Training, in addition to proper instruction and adequate information, are key when helping to protect workers that need to enter confined spaces as part of their contract. What are the most affected industries and what are the risks found in each?
While this might not be considered to be one of the 'riskiest' industries in the world, agriculture tasks nevertheless pose serious challenges to workers in confined spaces. For example, employees may be required to enter water tanks, silos, grain storage areas or manure pits. In each of these locations, an employee could face risks associated with lack of oxygen, airborne contaminants, the invisible killer carbon monoxide or suffocation. Grains, in particular, are known to absorb oxygen within these silos, which could lead to breathing difficulties quite quickly. This is why one of the most important tasks is to ensure atmospheric testing for entry and the use of protective equipment.
Mining, of course, is known as a 'risk' occupation, but that does not mean it should present insurmountable challenges to workers in confined spaces. The big risk factor here is a crush injury caused by cave-ins, although workers remain susceptible to the inhalation of fumes in these confined spaces. Qualified experts need to conduct proper risk assessment in all mine working environments.
Storage, Freight and Transportation
In the transportation industry, truck tankers, freight containers and ship holds are three dangerous locations when it comes to working in confined spaces. Employees must be given the correct protective clothing, as well as monitors to check on the atmosphere such as PPE (personal protective equipment) devices.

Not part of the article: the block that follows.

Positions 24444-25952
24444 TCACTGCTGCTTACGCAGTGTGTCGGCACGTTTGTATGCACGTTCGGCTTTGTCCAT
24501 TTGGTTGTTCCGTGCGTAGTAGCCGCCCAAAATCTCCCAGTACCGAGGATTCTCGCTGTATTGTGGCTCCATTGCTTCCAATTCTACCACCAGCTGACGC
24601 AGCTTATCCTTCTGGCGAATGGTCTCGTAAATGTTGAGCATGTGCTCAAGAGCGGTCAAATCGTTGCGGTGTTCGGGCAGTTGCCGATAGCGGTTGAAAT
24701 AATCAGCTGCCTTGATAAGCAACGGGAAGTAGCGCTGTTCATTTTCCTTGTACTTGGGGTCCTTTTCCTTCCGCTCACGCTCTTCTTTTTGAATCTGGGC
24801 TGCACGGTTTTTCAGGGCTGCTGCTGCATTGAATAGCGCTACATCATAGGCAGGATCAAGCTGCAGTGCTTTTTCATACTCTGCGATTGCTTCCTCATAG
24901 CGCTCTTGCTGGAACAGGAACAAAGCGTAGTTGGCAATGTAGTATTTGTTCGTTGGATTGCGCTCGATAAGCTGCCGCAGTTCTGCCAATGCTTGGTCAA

Employees working in civil engineering or residential construction are often required to enter confined spaces in order to do their duties. These may include entering sewer pipes or drainage areas, crawl spaces and trenches. At any time there is a risk of wall collapse, unsafe oxygen levels, engulfment or cave-ins.
The Onus Is on the Employer
Employers need to ensure that they are providing confined space training to all of their employees who will at any time be asked to enter into such a space. Not only that, but those who are in charge of supervising these employees, even if they don't actually enter confined spaces themselves, should also be required to take the same level of training.
Key questions to ask include:
- What hazards could be expected in a confined space?
- How can risk control measures be implemented?
- What personal protective equipment is needed and how can these devices be fitted, maintained and stored?
- How do we implement an emergency response plan?